“We are more local than most local companies when it comes to lighting in India”


With its exclusive range of connected lighting systems and services, Philips Lighting is all set to develop the smart cities of tomorrow. In a conversation with the Electronics Bazaar team, Harshavardhan Chitale, vice chairman and MD, Philips Lighting India, shares his views on the recent advances in the lighting industry and their applicability in the Indian environment.

EB: The developments in connected lighting systems are progressing at a rapid pace globally, but very few of us are aware of their benefits. Can you highlight the major advantages of using this technology?
It is a known fact that lighting systems worldwide are moving increasingly towards electronic lights, which are LEDs. Now, the LED lights have also moved one step ahead to become smart and connected lighting systems. The moment this happens, the lights are no longer being used just for illumination because every frequency is now controllable. The first advantage of using such lights is the flexibility you get to modulate and manage them. Second, these smart connected lighting systems have integrated sensors to measure things like temperature, vibration, quality and occupancy. Last of all, by simply adding a communication chip-on-board, these lights will be able to do remote diagnostics and analytics. So these are some crucial functions that are becoming possible in connected lighting systems.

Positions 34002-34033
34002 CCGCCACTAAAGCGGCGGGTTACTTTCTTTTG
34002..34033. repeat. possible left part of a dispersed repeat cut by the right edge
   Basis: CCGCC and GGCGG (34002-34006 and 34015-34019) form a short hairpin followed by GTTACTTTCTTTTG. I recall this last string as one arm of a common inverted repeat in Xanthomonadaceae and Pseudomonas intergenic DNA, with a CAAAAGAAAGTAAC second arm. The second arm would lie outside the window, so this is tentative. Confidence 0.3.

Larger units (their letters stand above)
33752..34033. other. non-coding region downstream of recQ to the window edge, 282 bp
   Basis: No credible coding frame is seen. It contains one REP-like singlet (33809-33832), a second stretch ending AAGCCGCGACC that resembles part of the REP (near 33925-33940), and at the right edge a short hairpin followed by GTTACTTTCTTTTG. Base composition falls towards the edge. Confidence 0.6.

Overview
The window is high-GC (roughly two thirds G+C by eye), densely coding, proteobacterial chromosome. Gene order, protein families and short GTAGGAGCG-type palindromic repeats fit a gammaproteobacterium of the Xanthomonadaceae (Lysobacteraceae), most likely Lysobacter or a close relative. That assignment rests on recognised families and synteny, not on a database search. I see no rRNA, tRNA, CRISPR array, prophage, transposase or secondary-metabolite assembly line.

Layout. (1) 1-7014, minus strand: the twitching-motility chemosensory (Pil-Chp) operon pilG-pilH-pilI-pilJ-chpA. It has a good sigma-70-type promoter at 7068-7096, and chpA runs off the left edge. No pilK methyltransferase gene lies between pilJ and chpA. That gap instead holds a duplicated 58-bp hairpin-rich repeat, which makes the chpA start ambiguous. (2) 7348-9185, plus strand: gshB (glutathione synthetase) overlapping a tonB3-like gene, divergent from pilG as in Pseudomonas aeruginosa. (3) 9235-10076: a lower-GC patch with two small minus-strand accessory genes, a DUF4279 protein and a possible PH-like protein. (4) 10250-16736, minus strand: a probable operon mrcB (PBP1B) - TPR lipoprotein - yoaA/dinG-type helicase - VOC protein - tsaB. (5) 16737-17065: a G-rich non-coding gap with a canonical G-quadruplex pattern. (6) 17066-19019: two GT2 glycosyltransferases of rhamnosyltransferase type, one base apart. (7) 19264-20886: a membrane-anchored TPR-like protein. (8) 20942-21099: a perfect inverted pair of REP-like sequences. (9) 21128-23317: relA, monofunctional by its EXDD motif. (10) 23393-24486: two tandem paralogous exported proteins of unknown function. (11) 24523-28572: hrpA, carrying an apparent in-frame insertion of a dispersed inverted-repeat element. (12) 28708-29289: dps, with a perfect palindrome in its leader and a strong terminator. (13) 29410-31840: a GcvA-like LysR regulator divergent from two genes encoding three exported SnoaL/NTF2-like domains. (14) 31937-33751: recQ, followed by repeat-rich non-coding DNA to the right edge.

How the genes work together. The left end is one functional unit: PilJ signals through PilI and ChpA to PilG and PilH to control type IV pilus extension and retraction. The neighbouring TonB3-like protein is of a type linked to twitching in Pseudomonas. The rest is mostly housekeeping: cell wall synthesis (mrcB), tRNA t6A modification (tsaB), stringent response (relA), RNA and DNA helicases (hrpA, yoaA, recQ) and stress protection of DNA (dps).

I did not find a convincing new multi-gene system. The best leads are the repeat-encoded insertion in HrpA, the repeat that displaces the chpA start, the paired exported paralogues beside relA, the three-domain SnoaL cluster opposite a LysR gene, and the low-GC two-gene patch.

EB: What are the new value propositions of connected LED technology that are driving consumers to make a shift?
Well, there is a wide array of value propositions that is emerging with the advent of connected LED technology. For instance, now there are lights that help you heal faster. It has been scientifically proved that there are certain frequencies of light that promote faster recovery and are, therefore, good for post-operative care. Philips Lighting has one such solution called the HealWell lighting system, which creates a healing environment and makes a patient’s stay more comfortable in healthcare institutes. Then there are lights that help you navigate through stores or buildings using connected LED technology. Apart from navigating, this high accuracy technology can also tell you the exact spot a person is standing in, by making use of a location sensor.